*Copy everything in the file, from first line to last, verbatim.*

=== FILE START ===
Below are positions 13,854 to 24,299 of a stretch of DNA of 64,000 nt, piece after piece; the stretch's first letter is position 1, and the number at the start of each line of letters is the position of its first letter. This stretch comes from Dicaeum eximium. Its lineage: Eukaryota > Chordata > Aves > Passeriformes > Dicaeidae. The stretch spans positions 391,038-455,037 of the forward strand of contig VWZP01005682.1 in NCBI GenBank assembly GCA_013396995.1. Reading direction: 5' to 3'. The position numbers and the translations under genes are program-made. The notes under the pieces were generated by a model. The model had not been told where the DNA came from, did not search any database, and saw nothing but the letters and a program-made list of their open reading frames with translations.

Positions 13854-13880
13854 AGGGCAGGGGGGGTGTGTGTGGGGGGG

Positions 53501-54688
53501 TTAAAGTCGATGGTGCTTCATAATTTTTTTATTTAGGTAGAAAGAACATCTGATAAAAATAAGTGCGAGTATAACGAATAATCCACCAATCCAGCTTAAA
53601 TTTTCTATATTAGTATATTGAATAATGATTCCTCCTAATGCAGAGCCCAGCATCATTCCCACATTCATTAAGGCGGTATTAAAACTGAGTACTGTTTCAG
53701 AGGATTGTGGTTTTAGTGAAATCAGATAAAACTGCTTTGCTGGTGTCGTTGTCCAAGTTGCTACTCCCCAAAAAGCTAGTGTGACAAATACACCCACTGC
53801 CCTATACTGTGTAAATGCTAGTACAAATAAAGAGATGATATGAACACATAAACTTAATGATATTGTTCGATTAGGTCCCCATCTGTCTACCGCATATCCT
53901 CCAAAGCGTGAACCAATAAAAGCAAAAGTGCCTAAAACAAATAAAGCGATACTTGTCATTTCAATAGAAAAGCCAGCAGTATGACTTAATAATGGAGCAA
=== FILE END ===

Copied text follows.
Below are positions 13,854 to 24,299 of a stretch of DNA of 64,000 nt, piece after piece; the stretch's first letter is position 1, and the number at the start of each line of letters is the position of its first letter. This stretch comes from Dicaeum eximium. Its lineage: Eukaryota > Chordata > Aves > Passeriformes > Dicaeidae. The stretch spans positions 391,038-455,037 of the forward strand of contig VWZP01005682.1 in NCBI GenBank assembly GCA_013396995.1. Reading direction: 5' to 3'. The position numbers and the translations under genes are program-made. The notes under the pieces were generated by a model. The model had not been told where the DNA came from, did not search any database, and saw nothing but the letters and a program-made list of their open reading frames with translations.

Positions 13854-13880
13854 AGGGCAGGGGGGGTGTGTGTGGGGGGG

Positions 53501-54688
53501 TTAAAGTCGATGGTGCTTCATAATTTTTTTATTTAGGTAGAAAGAACATCTGATAAAAATAAGTGCGAGTATAACGAATAATCCACCAATCCAGCTTAAA
53601 TTTTCTATATTAGTATATTGAATAATGATTCCTCCTAATGCAGAGCCCAGCATCATTCCCACATTCATTAAGGCGGTATTAAAACTGAGTACTGTTTCAG
53701 AGGATTGTGGTTTTAGTGAAATCAGATAAAACTGCTTTGCTGGTGTCGTTGTCCAAGTTGCTACTCCCCAAAAAGCTAGTGTGACAAATACACCCACTGC
53801 CCTATACTGTGTAAATGCTAGTACAAATAAAGAGATGATATGAACACATAAACTTAATGATATTGTTCGATTAGGTCCCCATCTGTCTACCGCATATCCT
53901 CCAAAGCGTGAACCAATAAAAGCAAAAGTGCCTAAAACAAATAAAGCGATACTTGTCATTTCAATAGAAAAGCCAGCAGTATGACTTAATAATGGAGCAA